Increase in minimum wage in context of 35-hour week

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As is the case every year on the same date, the hourly rate of France's statutory minimum wage (SMIC) was increased on 1 July 1999. In light of the move to the statutory 35-hour working week on 1 January 2000, the government deviated from its practice of announcing a greater increase in the SMIC than that provided for by the legislation. The creation of of a wage supplement for those employees who have moved to the 35-hour week means that there will be two parallel monthly SMIC rates for some time.

The gross hourly rate of the national statutory minimum wage (Salaire minimum interprofessionnel de croissance, SMIC) was increased from FRF 40.22 to FRF 40.72, effective from 1 July 1999. This represents a 1.24% increase from the level set on 1 July 1998. On the basis of the current statutory 39-hour week, the monthly gross SMIC has increased from FRF 6,797.18 to FRF 6,881.68 (based on a flat-rate average of 169 hours per month) from 1 July. This brings the net monthly SMIC up from FRF 5,386.08 to FRF 5,435.84 after social security premiums and contributions are deducted.

The government's 1.24% increase in the SMIC is the minimum required by law, based on a calculation taking into account the rise in the consumer prices index and 50% of the increase in the purchasing power of blue-collar workers' basic hourly pay between March 1998 and March 1999.

Contrary to the two preceding years, the Jospin government did not decide on any extra increase in the minimum wage from 1 July 1999. In the light of the move to the statutory 35-hour week from January 2000, following the adoption of the "Aubry law" in June 1998 (FR9806113F), this decision was designed to prevent excessive increases in labour costs for companies.

The government's decision was described as a "warranted measure "by the CFDT trade union confederation, which is prioritising the reduction of working time. CGT-FO also refrained from criticising the lack of an additional increase, with its secretary general, Marc Blondel stating that "this time it is quite justified. It is fair." "FO will not make an increase in the SMIC an immediate demand." The "priority" for CFTC is a reduction of working time which "maintains purchasing power, including that of the SMIC". However, the union believes that the increase could have been "more significant". CFE-CGC describes the minimum increase as "a present to employers in order to make the 35-hour week law more palatable". CGT was the most vociferous in its comments, stating that the government's failure to provide an additional increase was an issue of "profound divergence" with CGT.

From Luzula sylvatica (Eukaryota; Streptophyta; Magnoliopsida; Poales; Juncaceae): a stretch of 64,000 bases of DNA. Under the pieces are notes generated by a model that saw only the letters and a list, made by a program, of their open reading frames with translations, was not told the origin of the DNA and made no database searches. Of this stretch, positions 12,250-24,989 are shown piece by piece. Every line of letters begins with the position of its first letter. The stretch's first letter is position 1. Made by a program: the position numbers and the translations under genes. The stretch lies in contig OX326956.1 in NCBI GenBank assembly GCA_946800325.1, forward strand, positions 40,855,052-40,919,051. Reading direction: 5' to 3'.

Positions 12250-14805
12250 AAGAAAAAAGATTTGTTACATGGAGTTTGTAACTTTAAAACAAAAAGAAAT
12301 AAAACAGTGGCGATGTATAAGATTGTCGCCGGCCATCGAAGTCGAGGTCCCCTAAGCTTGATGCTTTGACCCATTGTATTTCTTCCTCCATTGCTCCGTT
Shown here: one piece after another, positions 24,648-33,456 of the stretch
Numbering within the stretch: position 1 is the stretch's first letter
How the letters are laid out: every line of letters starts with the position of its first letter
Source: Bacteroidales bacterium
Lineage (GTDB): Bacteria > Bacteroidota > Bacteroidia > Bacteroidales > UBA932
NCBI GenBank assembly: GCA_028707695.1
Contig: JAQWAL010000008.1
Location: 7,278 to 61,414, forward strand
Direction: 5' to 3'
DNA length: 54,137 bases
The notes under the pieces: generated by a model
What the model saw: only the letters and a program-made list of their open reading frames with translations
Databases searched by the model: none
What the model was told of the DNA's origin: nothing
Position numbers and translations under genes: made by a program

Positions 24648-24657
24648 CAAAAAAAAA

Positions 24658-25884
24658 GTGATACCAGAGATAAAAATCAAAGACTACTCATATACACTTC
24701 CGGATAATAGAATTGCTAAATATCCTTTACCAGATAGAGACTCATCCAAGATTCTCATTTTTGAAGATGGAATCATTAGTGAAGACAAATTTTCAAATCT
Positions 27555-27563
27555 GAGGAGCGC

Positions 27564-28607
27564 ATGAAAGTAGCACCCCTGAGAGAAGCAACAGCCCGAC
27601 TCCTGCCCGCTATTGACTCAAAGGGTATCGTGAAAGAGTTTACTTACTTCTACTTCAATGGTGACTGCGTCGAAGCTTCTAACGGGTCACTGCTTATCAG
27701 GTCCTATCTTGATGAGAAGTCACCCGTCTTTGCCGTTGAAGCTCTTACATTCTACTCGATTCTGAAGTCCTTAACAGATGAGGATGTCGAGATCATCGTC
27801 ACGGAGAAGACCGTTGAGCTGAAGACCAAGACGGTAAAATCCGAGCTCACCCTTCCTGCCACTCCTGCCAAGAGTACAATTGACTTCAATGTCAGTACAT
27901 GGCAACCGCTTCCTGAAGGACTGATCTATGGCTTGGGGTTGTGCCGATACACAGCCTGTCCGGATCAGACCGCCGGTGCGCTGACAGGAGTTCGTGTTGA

For its part, the MEDEF employers' confederation saw the government's decision to apply only the minimum raise as an exercise of "the principle of caution".

The Minister for Employment and Solidarity, Martine Aubry, pointed out that since the Left came to office in June 1997, "the purchasing power of the SMIC has increased by 6.4%." Furthermore, "this increase in the minimum wage is part and parcel of the move to the 35-hour week and of related negotiations." She pointed out that "all [35-hour week] agreements reached, until now, have provided for workers to retain 39 hours' pay after the move to the 35-hour week" (FR9906190F).

This new minimum hourly rate of the SMIC will still be in effect on 1 January 2000 when the statutory 35-hour working comes into force for companies employing over 20 workers. At this point, the hourly rate of the SMIC will remain unchanged. However, a "differential pay supplement" (complément différentiel de salaire) will be put in place to guarantee the purchasing power of the monthly remuneration of employees paid the SMIC in companies that have either moved to the 35-hour working week or are due to do so. This provision, designed to maintain the remuneration of SMIC earners, will also apply to new recruits taken on in jobs equivalent to those of existing employees, and to part-time workers (pro rata) when their working time is reduced like that of full-time employees. The supplement is calculated as follows:

SMIC (based on 39-hour week) 169 hours per month FRF 6,881.68
SMIC (based on 35-hour week) 152 hours per month FRF 6,175.60
Differential . FRF 706.08

It is the government's view that the provisions designed to reduce employers' social security contributions, which accompany the move to the 35-hour week, will fund the maintenance of SMIC earners' income and increases in their purchasing power. At the same time a reform of employers' contributions will reduce labour costs in respect of low and medium earners.

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